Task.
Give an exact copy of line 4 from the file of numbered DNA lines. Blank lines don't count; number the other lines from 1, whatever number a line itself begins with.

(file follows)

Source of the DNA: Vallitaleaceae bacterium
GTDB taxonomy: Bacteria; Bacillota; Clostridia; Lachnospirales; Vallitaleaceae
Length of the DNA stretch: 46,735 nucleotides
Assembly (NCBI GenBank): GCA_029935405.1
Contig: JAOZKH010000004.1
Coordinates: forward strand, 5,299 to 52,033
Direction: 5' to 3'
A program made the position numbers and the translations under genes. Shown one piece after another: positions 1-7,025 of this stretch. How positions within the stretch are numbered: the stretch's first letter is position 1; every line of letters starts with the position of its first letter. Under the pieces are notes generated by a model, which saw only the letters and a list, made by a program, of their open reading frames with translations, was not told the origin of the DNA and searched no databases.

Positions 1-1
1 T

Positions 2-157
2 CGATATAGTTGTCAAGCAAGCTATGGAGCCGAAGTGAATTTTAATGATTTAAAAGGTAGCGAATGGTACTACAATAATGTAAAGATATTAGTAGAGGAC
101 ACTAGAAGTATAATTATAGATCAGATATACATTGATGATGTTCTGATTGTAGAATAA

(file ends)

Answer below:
Assembly (NCBI GenBank): GCA_029935405.1